Chapter 4. Sensemaking

In March 2011, David Moore published a sensemaking manual to help central intelligence agencies reduce mindlessness, a mode of fixation and relaxation where analysts became “so preoccupied with a few central signals that they largely ignored things in their periphery.”1

Moore observed that analysts had developed an automatic response to the signals they were seeing, which prevented them from uncovering new insights. To keep up with the wealth of incoming data, they began to focus on specific signals, leaving themselves vulnerable to new threats they hadn’t considered.

As you begin to conduct interviews, surveys, concept value tests, and other experiments, your team will have a flood of data points. It can be hard to gain broad insights from all of these signals and, just like intelligence analysts, your team will be susceptible to focusing on just a few signals, missing out on larger opportunities for your products.

Sensemaking is a process that ensures we organize the data we collect, identify patterns and meaningful insights, and refine them into a story that compels others to action.

The Sensemaking Loop

Sensemaking is a perpetual cycle of collecting data, making sense out of it, and sharing knowledge throughout our teams and organizations. Pirolli and Card refer to this as the “sensemaking loop.”2 It essentially breaks down into five procedural components (see Figure 4-1):

  • Data sources

  • Shoebox

  • Evidence file

  • Schema

  • Stories

Figure 4-1. The sensemaking loop

These components come together to help you transition raw customer data into meaningful, “sticky” insights. You’ll find that, in our playbooks, we provide activities that help you navigate this loop by taking your data, curating an evidence file, creating schemas, and crafting a compelling story to share throughout your organization.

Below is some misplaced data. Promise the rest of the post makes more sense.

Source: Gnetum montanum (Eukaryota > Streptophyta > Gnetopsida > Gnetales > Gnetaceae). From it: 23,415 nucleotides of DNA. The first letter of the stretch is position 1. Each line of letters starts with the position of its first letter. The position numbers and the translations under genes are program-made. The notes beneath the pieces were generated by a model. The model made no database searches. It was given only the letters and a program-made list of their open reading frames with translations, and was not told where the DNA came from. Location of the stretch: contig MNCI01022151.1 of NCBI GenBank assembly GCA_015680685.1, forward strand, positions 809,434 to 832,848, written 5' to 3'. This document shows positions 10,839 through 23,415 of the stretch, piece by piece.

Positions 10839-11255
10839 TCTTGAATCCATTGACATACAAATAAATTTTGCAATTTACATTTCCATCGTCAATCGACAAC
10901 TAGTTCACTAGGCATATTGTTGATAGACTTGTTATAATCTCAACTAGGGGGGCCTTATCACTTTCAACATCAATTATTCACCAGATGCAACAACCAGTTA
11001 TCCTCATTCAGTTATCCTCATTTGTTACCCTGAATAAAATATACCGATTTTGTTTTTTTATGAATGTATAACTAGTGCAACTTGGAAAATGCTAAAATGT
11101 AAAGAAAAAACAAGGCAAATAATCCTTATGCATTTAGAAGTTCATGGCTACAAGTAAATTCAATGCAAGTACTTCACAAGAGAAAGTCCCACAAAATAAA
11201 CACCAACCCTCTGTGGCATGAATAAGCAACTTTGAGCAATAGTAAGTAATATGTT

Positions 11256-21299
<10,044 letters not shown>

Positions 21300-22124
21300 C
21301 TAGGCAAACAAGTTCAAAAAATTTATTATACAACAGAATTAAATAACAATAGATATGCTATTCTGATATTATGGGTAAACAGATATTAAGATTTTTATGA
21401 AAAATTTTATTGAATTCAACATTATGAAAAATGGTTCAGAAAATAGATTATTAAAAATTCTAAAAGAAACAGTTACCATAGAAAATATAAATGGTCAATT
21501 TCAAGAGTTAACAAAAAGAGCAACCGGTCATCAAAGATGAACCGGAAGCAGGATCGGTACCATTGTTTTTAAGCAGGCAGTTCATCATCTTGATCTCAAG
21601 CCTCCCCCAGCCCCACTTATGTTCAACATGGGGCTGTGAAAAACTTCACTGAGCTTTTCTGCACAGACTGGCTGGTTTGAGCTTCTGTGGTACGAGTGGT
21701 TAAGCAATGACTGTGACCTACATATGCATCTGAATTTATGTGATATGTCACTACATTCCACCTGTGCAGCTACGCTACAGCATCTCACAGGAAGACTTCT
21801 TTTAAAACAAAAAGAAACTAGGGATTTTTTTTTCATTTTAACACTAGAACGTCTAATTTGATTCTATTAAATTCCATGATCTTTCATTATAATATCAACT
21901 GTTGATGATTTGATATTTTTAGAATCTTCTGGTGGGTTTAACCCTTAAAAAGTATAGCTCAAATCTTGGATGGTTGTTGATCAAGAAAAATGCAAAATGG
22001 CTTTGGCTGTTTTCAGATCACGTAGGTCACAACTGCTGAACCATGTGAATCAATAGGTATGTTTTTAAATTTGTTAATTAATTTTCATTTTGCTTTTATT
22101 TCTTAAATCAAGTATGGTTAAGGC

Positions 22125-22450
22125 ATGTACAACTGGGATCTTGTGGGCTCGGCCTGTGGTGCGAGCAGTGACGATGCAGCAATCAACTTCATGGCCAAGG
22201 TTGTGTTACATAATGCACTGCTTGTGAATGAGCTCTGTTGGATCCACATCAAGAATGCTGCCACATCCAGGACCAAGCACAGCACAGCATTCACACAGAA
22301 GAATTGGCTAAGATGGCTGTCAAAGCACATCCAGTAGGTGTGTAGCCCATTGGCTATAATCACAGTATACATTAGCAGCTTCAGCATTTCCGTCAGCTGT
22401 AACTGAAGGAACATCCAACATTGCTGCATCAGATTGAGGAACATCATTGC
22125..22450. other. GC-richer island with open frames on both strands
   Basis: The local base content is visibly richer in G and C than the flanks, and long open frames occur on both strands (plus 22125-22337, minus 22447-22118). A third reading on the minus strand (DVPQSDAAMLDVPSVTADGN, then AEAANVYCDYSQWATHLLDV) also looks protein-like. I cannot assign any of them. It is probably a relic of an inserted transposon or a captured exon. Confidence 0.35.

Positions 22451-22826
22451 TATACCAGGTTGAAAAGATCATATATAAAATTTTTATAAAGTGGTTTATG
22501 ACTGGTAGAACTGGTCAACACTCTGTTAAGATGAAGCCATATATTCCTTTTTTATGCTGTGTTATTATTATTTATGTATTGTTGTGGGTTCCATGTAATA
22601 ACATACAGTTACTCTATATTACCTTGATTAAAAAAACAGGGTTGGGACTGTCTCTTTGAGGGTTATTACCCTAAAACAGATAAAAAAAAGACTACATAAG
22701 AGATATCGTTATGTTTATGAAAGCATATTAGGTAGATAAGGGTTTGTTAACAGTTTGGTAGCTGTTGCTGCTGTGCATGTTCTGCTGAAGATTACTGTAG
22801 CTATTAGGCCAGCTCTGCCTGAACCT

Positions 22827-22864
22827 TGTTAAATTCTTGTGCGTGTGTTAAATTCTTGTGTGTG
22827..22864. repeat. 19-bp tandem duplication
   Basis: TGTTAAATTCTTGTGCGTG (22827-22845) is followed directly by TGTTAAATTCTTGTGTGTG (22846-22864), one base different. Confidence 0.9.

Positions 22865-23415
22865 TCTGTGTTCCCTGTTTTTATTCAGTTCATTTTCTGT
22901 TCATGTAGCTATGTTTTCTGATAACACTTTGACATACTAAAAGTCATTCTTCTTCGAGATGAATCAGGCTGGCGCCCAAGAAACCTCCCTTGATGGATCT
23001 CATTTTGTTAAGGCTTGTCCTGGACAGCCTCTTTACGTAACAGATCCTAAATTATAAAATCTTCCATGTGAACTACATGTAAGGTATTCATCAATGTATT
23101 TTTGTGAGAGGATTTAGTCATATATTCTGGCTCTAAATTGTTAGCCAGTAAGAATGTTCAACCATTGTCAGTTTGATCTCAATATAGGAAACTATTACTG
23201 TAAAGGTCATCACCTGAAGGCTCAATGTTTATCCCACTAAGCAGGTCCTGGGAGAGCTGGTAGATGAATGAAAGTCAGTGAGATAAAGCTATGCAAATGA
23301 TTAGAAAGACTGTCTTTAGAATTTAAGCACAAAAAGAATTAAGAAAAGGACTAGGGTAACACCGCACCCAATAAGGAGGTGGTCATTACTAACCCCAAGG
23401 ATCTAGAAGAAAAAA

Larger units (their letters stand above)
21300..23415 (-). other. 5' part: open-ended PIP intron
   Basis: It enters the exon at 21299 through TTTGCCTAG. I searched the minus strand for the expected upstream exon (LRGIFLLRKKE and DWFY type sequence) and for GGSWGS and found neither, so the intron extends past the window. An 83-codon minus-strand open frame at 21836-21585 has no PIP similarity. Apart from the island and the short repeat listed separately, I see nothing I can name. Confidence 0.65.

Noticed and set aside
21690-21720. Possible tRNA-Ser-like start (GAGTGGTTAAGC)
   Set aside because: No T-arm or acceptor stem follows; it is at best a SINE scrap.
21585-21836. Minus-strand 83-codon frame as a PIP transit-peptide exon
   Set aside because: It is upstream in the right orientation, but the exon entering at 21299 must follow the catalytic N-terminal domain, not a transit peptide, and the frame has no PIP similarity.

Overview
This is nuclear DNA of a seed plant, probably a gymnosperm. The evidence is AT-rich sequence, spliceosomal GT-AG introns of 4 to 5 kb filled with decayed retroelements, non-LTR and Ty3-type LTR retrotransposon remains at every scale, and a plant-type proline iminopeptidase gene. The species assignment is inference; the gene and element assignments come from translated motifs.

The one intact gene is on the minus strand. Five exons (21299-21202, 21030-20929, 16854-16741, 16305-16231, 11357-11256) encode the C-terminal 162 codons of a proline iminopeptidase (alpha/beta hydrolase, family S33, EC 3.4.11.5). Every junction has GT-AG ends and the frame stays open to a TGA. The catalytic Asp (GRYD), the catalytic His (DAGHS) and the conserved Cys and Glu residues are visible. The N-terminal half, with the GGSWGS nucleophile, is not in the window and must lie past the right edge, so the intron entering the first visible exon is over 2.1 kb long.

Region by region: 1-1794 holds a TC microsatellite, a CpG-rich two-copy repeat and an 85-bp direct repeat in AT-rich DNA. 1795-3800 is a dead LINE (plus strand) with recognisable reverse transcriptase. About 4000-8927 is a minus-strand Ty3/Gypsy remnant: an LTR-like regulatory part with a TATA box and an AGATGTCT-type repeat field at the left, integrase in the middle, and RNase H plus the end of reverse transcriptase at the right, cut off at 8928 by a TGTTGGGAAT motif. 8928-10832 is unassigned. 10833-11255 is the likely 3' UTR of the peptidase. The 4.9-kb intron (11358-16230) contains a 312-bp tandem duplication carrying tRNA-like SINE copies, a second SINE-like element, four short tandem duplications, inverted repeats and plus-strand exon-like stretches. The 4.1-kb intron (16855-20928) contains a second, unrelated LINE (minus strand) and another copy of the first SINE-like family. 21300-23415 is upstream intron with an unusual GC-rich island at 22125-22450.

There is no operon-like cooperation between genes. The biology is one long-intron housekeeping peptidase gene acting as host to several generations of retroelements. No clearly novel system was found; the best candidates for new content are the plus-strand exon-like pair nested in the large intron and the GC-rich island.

You can think of the sensemaking loop as the components you’ll need to make an effective case for your product’s strategy. The hypotheses you create with the HPF will be the backbone of this loop.

Sensemaking is a continuous cycle that we use at every stage of the HPF. Each stage will manifest its own insights. While it isn’t close to an exhaustive list, Table 4-1 gives some examples.

Table 4-1. Types of insights you’ll gain by doing sensemaking at each stage of the HPF
HPF stageInsights


Population characteristics (age, experience, skills, etc.), context/environment, current behaviors, motivations


Patterns of need or opportunity, process breakdowns, common ways customers are solving a problem, feelings and emotions


Usefulness, most important benefits, “dealbreaking” limitations, likelihood of use, shared values


Interaction issues, broken workflows, changes in satisfaction

As you engage in sensemaking, you’ll find that it’s not a linear path, where you move from collecting data to sharing your knowledge. Instead, you’ll move back and forth within the loop—collecting data, identifying patterns, sharing stories, and returning to collect more data.

Put another way, sensemaking isn’t a destination, where you try to reach the end of the loop; it’s a continual process that ensures consistent learning and a fully developed understanding of your customers.

Let’s look at each component of the loop more closely.

Data Sources

We’ve talked about the various methods you can employ to validate your hypotheses. While most of the types of experiments we’ve discussed have talking to customers at their heart, your customer and product development strategy should pull from multiple data sources.

Usage statistics, discussion forums, support tickets, and customer relationship management (CRM) systems are all great sources for data. You can also forage through market trend analysis reports, conduct a competitive analysis, or go on a customer visit. The important thing here is that while you’re making sense of the data you’re collecting, you’re also tracking the sources of that data.


Before the advent of cloud storage and digital photography, the shoebox was the de facto storage method for photos. Shoeboxes were great because they required little to no organization (you could just wrap a rubber band around the photos from your summer vacation), and they kept all your photos secure and in the same place.